[Python-Dev] Patch #552433

Martin v. Loewis martin@v.loewis.de
08 May 2002 21:35:05 +0200

Guido van Rossum <guido@python.org> writes:

> I've missed the review of this patch.  Why bother special-casing
> tuples?  Who's ever going to iterate over a tuple long enough that it
> makes a difference?

Notice that the length of the tuple is not an issue - or rather, the
longer the tuple, the less interesting this change.

When profiling, I found that Python, with iterators, spends a
significant amount of time in allocating IndexError exceptions, so I
thought that patch makes sense. There is also speed to be gained from
accessing the tuple directly (thus bypassing the function call), but
that may not be so relevant.

I have now tried to measure code usage of this change, using two

  Number of times the list, tuple, and "other" case is taken
  Number of times that the return NULL is taken for each case

I made the following runs:

print "Hello":     1744        149         70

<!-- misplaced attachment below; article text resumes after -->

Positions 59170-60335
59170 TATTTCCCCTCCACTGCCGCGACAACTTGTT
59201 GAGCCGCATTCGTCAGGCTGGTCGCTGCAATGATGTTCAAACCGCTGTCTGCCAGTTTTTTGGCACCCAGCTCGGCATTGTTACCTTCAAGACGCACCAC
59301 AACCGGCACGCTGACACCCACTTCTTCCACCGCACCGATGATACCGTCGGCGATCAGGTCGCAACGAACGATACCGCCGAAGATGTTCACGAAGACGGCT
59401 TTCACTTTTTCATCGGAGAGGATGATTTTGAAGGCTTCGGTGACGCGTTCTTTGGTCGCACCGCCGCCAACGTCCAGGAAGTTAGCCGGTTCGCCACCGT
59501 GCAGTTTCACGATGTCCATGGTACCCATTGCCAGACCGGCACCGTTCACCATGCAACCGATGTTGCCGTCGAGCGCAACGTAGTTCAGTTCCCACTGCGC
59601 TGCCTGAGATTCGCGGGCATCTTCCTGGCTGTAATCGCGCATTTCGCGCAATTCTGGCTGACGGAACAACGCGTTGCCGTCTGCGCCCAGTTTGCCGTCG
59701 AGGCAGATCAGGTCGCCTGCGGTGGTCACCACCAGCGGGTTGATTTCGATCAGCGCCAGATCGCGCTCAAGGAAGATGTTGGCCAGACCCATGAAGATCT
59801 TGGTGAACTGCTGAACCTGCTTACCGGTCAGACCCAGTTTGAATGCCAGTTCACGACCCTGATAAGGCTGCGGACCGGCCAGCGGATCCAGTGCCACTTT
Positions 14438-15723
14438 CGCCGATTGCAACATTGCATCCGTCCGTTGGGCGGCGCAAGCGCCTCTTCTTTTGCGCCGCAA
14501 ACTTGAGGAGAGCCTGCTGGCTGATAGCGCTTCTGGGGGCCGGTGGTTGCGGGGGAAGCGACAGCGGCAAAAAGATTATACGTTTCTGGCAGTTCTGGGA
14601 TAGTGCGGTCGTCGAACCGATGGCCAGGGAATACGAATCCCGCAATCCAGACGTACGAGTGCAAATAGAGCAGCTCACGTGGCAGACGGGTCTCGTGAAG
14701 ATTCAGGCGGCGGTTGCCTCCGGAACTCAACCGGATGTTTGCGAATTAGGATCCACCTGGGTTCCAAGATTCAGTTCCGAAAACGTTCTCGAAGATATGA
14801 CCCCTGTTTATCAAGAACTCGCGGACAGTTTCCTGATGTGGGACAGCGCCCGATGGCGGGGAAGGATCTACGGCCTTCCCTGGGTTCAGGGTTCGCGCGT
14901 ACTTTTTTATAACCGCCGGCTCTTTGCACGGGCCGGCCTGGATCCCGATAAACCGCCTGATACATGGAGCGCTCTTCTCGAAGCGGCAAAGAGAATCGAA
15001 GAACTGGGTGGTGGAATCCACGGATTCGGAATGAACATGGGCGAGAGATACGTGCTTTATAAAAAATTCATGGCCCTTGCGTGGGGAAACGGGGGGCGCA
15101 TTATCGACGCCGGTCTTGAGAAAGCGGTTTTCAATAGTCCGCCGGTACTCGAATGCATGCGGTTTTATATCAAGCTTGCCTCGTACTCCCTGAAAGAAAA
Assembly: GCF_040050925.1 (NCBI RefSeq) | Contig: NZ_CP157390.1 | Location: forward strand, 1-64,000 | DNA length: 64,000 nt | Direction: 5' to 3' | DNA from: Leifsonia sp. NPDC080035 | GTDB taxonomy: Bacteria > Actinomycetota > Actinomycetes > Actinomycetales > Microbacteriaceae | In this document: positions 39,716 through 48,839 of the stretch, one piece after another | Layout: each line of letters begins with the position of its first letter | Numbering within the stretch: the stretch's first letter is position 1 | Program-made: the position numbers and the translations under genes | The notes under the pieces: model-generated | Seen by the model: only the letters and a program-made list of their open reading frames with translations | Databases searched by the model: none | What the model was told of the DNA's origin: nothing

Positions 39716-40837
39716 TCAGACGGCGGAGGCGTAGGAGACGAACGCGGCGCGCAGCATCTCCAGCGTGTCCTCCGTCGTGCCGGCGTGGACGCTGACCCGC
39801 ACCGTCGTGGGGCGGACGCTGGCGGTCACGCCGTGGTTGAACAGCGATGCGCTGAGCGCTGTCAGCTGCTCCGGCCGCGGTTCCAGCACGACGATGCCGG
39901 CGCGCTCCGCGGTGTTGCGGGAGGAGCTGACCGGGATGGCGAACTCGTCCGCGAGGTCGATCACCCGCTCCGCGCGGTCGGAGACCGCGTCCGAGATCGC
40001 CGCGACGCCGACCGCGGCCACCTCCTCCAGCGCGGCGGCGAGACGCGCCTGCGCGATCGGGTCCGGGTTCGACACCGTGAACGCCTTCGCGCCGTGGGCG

69         60         13

make sharedmods:   14217      2142        447
                     641       949         60

regrtest.py:     3184596    152384    1170921
                  134457     49271      15765

PyXML testsuite:  713585    110278       7192
                   21306      2357       2964

As you can see, the percentage of cases in which iternext is called
for a tuple varies between 3% (regrtest) and 13% (PyXML). However, the
percentage of exhausted tuples compared to other exhausted containers
varies between 8% (PyXML) and 61% (make sharedmods).

So it appears that a significant fraction of the exhausted containers are
indeed tuples, justifying the special-casing.